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Research Report

A Critical History of the U.S. Census & Citizenship Questions

Summary: The Trump Administration is relying on history to defend the 2020 Census citizenship question. New Brennan Center research shows this historical narrative is wrong.

Published: April 2, 2019

On March 26, 2018, Commerce Secretary Wilbur Ross announced that the 2020 Census would ask about the citizenship status of every person in the country. Since this announcement, the Trump Administration has relied heavily on broad historical arguments to defend Secretary Ross’s decision. In both the courts of law and the court of public opinion, the Administration has repeatedly insisted that Secretary Ross’s “citizenship question” has a deep historical pedigree stretching back more than two centuries. This historical narrative, however, is misleading where it is not outright false.

This Article—the first scholarly rejoinder to the Trump Administration’s use of history in the citizenship question cases—demonstrates that the Administration’s historical account is flawed in at least two significant respects. First, the census has never asked for the citizenship status of everyone in the country. Secretary Ross’s proposal is therefore historically unprecedented.

Second, the Administration relies on an impoverished view of census history to suggest that Secretary Ross can find a historical warrant for his decision in citizenship questions that were posed only to small subsets of the population at various points in American history. Viewed in context, these citizenship questions originated as sporadic components of an approach to census-taking that the Census Bureau long ago rejected as incompatible with its foundational, constitutional goal of actual enumeration. These early citizenship questions were part of an increasingly sprawling census that was attempting—with mounting difficulties—to pursue two objectives at once: first, counting everyone; and second, collecting additional information that was used for a mixture of collateral statistical, political, and economic objectives. In the wake of the 1950 Census, the Census Bureau rejected this older paradigm of census practice in favor of a radically different model. Indeed, once social science techniques like sampling granted the Bureau the technical ability to identify and remedy substantial problems in its approach to the enumeration, the Bureau overhauled its approach dramatically. As part of this overhaul, the Census Bureau rebuffed citizenship questions as viable items for any census survey designed to obtain a complete count of the population. Due to intervening developments in the American immigration environment, these questions have never been deemed fit to return to the complete-count form; they have been confined solely to sample surveys sent only to subsets of the population.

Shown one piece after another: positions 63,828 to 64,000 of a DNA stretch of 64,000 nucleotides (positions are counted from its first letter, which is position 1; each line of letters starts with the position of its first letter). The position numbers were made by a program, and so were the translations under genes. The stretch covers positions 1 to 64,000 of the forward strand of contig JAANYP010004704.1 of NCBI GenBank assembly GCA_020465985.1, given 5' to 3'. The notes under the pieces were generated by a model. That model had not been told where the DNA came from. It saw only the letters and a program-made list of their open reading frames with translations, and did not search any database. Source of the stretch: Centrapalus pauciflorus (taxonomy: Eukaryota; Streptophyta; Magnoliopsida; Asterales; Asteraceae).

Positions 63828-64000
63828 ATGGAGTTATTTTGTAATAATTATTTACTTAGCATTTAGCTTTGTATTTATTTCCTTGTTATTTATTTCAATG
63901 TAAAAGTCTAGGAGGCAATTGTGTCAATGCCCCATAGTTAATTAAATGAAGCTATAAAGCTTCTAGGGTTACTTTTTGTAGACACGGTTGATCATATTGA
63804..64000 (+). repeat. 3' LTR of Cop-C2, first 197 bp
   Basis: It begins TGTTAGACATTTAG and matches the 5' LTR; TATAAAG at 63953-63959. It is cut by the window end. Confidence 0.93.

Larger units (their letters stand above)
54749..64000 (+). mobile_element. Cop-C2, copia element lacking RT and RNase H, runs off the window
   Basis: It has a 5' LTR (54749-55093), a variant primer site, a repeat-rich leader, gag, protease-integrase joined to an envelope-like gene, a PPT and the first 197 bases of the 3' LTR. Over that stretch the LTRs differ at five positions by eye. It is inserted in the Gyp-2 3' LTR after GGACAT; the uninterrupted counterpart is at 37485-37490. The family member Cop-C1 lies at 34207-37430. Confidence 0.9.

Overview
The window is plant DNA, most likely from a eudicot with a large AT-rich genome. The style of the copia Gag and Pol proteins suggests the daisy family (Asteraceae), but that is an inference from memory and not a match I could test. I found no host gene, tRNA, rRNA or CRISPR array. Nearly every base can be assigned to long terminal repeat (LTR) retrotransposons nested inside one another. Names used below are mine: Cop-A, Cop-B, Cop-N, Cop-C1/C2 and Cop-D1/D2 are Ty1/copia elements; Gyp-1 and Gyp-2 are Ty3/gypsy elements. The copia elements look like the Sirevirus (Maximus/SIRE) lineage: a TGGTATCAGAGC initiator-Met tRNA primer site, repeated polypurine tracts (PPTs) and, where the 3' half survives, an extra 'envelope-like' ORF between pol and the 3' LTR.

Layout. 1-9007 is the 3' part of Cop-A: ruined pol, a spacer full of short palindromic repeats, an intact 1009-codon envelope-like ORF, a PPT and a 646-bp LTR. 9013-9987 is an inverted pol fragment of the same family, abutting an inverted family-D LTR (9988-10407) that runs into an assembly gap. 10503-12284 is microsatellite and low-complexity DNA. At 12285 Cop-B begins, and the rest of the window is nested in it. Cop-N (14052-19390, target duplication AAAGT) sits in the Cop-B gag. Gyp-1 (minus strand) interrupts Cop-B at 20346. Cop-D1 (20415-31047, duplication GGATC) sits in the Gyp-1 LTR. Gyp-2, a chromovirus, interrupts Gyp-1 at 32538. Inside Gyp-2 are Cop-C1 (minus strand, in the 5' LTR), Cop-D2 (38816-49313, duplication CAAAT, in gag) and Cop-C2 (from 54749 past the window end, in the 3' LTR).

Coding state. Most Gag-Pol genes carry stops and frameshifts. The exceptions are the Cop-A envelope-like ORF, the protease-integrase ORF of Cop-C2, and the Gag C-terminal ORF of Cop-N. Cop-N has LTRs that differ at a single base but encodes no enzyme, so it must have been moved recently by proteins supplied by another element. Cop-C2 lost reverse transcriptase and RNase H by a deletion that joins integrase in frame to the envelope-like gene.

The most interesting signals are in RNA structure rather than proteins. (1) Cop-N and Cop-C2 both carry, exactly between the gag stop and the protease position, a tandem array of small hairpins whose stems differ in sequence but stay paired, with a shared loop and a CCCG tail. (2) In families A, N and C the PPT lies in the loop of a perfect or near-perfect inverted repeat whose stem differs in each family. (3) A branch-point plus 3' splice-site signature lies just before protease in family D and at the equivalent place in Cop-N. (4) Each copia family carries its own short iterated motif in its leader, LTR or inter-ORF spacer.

This Article will show that under these circumstances, the Administration cannot plausibly invoke census history to justify its current decision to add a new, untested citizenship question to the 2020 Census under either the Enumeration Clause or the Administrative Procedure Act. History instead creates a broad presumption against Secretary Ross’s proposal, one which the Administration has not succeeded in rebutting.